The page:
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Mats Broberg reports his summary of the problem with too many heading
levels: <<I seem to have solved the problem by partly breaking up the
headings at a higher level and partly abandoning my view of the importance
of a hierarchical structure. Although the software may be hierarchical, I
take your word that the user may not be disturbed that the documentation
does not follow the same hierarchy.>>
You may have overgeneralized from our opinion. We're not saying that
hierarchy itself is necessarily unimportant, nor that it's always a good
idea to choose a hierarchy that differs from that of the software. A
clarification of each point:
First, hierarchy is indeed important. Readers need to know how the parts of
the whole are related to each other. But you have to be able to reveal that
hierarchy in a way that doesn't confuse them. Since most readers won't be
able to grasp a hierarchy that goes 8 levels deep (your original design),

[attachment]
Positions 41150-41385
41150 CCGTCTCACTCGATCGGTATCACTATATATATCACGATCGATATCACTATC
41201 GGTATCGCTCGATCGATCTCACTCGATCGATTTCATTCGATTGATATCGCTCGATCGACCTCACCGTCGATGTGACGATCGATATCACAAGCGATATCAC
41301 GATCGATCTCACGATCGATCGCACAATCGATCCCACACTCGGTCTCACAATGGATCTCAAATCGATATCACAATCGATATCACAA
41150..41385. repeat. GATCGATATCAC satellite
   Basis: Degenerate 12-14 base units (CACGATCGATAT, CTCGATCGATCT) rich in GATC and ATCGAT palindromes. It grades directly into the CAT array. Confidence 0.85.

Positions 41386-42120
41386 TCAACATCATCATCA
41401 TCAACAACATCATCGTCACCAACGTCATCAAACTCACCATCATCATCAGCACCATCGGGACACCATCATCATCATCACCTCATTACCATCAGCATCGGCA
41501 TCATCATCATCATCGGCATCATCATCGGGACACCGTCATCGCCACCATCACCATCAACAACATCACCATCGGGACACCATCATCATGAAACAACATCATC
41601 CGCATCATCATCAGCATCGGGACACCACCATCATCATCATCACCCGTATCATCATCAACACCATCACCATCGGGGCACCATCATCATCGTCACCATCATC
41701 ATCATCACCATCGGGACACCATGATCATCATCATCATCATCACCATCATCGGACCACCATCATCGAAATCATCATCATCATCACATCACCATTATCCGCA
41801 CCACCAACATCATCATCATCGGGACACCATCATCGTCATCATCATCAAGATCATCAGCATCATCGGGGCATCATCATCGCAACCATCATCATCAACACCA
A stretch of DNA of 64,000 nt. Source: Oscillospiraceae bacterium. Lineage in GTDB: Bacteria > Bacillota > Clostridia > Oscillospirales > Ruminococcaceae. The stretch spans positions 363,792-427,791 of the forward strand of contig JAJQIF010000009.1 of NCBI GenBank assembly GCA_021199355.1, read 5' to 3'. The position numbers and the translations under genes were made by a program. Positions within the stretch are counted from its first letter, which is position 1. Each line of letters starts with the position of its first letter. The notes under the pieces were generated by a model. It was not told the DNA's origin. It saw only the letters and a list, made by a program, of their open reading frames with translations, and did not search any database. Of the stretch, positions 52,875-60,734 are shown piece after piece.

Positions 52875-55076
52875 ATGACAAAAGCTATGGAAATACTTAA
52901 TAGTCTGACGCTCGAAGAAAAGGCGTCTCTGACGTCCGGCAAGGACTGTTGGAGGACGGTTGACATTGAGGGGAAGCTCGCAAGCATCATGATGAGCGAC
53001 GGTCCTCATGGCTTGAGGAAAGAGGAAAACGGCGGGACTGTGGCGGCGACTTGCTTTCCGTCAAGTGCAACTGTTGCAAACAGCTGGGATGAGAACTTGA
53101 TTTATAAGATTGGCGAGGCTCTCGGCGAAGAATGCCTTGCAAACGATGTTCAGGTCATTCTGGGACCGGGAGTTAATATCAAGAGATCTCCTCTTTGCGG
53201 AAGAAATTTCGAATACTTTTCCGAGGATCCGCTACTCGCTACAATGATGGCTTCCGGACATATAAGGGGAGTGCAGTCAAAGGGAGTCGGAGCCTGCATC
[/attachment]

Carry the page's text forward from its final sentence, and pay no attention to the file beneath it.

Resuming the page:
you need to come up with a design that makes the hierarchy accessible. One
way to do this is to focus on the task rather than the software; the
hierarchy then relates to "what do I do next?" and "where is the command
buried in the menus?" rather than the overall menu description.
That leads to the second clarification: the hierarchy you develop must
support how users perform tasks. If that approach differs from the
software's architecture, you may have a user-interface problem. Ideally, you
can provide a hierarchy that supports task performance yet makes the
software's hierarchy clear. That's not always easy, but it should be
possible. If it's not, then it's more important to support the task than to
describe the interrelationships among the software's components; the latter
is primarily of interest to its programmers.
--Geoff Hart, geoff-h -at- mtl -dot- feric -dot- ca
Forest Engineering Research Institute of Canada
580 boul. St-Jean
Pointe-Claire, Que., H9R 3J9 Canada
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